Do the people at a university define its climate or does the climate at a university define its people? Yes.
Last weekend I visited my alma mater, Ithaca College and enjoyed three days packed of visiting old friends and making new ones, plus incredible concerts by Ithacappella and the Ithaca College Chorus (plug: check out awesome new music from the amazing Nate Tao ’10). A lot has changed in the three years since I last called myself a student there, both in terms of who is there and even how the campus looks. Nonetheless, my joyous weekend was defined by how little had changed.
In terms of people I saw that I knew, it was as if no time had passed (similar to my reunion experience at New Year’s). Even though I was seeing many beloved friends and colleagues for the first time in three years, the rapport and camaraderie hadn’t missed a beat. While this speaks to the quality of these friendships, I think it also speaks to how Ithaca College has shaped who we are as student, staff, or faculty.
This was only reinforced by the new connections I made. Whether it was fellow alumni I was meeting for the first time or current students playing frisbee on the Campus Center quad, there was an assumed quality and respect inherent in these new connections. There was an openness—a social integrity—that can only be explained by the one similarity we shared: a connection to Ithaca College.
I’m not writing these thoughts just to brag about how much I love IC, but I think they speak to the way a university is a living entity itself. In student affairs, we spend a lot of time (and money) assessing campus climate and working to improve various social aspects, but ultimately, there is a synergistic identity that can’t always be concretely measured.
When I juxtapose Ithaca (a small private liberal arts school) with Iowa State University (a large public land-grant school), I see difference in how this university identity manifests. At Ithaca, there was always a concern that there were not enough traditions. Committees regular discussed a “core experience,” often with concern that alumni would not feel connected to any campus-wide experiences between Convocation and Commencement. Iowa State, on the other hand, has plenty of traditions, from mass campaniling at Homecoming to VEISHEA. The concern there seemed to be more about how to keep students participating in the greater culture between these big events.
I think the way these two universities are pulling in opposite directions reflects challenges of institution size and culture. While Ithaca is small enough that students can cloister in their respective schools, Iowa State is large enough and so spread out that the university struggles to maintain a coherent social identity.
What I think makes Ithaca unique is a consistent, albeit difficult to define, attitude among members of the community. Honestly, the spirit that members of the Ithaca community bring to the college seems to translate to an expectation for all new others. I don’t want this post to sound like an academic paper on campus environments any more than it already is, but as someone who has experienced the distinction, I think it is worthwhile to share my observations.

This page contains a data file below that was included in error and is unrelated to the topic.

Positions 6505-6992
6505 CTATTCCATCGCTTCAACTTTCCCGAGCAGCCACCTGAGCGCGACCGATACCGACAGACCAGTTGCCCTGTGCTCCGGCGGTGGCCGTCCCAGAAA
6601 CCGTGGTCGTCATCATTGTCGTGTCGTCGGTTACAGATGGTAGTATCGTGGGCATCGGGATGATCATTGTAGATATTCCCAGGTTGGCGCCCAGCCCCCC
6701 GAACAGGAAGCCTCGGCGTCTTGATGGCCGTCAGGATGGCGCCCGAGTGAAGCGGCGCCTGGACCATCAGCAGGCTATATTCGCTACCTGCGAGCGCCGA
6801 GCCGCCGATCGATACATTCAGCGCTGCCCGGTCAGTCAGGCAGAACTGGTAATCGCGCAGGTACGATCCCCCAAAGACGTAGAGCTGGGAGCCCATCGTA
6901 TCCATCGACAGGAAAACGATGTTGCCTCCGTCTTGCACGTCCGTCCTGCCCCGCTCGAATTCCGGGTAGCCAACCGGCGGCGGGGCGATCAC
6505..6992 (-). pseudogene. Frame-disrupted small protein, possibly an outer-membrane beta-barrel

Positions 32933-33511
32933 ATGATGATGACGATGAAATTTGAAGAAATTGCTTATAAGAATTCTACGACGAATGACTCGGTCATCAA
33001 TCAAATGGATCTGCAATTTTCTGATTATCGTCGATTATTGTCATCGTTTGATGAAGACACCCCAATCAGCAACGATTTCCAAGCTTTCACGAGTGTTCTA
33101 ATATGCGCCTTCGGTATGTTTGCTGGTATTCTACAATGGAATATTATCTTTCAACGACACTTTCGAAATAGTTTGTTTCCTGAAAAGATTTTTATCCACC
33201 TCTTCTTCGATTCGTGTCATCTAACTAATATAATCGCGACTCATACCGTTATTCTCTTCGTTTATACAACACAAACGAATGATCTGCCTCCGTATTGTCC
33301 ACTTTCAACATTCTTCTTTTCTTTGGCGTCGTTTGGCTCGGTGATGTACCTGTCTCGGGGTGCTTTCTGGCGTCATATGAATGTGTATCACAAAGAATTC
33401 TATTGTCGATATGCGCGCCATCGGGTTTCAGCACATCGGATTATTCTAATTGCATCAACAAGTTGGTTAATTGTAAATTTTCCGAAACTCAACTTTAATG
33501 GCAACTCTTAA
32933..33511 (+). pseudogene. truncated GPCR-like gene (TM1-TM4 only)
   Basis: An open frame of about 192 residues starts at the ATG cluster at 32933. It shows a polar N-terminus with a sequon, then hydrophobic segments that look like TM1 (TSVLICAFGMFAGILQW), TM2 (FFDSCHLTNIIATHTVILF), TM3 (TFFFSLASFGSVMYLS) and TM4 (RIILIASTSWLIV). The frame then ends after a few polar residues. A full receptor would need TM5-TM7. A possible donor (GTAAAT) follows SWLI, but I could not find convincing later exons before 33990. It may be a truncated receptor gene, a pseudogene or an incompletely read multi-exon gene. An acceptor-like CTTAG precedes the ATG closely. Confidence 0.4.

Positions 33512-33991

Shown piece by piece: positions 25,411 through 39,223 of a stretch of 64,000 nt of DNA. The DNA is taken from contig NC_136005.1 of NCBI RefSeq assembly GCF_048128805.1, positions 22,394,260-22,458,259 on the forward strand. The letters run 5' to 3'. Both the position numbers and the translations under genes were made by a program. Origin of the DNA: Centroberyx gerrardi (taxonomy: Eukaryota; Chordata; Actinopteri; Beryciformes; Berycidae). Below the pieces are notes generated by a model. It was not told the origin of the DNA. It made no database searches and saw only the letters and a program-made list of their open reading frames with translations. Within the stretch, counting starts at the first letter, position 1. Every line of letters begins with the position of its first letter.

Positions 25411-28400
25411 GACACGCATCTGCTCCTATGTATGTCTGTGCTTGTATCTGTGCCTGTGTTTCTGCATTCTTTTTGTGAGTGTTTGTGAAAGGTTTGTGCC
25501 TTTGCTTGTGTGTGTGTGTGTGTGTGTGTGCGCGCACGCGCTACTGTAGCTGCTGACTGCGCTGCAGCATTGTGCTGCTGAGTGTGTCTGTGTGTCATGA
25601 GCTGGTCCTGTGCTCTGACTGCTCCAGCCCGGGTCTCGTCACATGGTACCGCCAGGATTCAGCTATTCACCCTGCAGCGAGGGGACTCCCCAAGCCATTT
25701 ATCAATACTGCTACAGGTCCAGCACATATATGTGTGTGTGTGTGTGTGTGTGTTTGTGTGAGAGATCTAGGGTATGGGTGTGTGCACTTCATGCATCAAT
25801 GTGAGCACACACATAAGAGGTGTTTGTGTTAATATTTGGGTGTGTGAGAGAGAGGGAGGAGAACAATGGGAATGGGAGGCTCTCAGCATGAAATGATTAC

I am doubtful that I could approach a stranger at ISU with the same assumed rapport as I could at IC. This doesn’t mean one is a bad place and the other good, but it speaks to the experience people have from the moment they set foot on a campus to their last memory of it. This amorphous university identity affects recruitment, retention, and fundraising, but in so many ways, it isn’t measurable. It depends on a community to define over time and to reinforce at every opportunity.
There has been a running discussion on the Iowa State LinkedIn group started by an alum who wanted to get her daughter fired up about ISU. I was really disturbed that everyone just started shouting things to humor the premise, but no one seemed to care that the premise ought to be challenged. Only the future student herself can decide if Iowa State is the place she wants to be.
I knew Ithaca College was the place I wanted to be from the day I auditioned, but for no other reason than that a current student (who had no official capacity that day as a representative of the college), Greg, went out of his way to make me feel welcomed and comfortable there. No facility, tradition, or reputation can replicate that sense of inclusion. It is an aspect of the culture of a university that can only be experienced first-hand.
This past weekend was my first visit to IC in a full year, and my very first experience when I arrived back on campus was chatting with a prospective student. I passed on my love of the university in the same way that Greg passed his on to me. I couldn’t not; it’s just part of the experience of belonging to Ithaca College to make people feel welcome and connected.
How have you made your campus more inclusive lately? What have you done to help make your campus the kind of place that people want to come back to over and over again? What makes your university feel like “home” for students, staff, and faculty?
I trust Ithaca College will always be a place I call home and its community my family, no matter how much time passes nor how much the campus changes.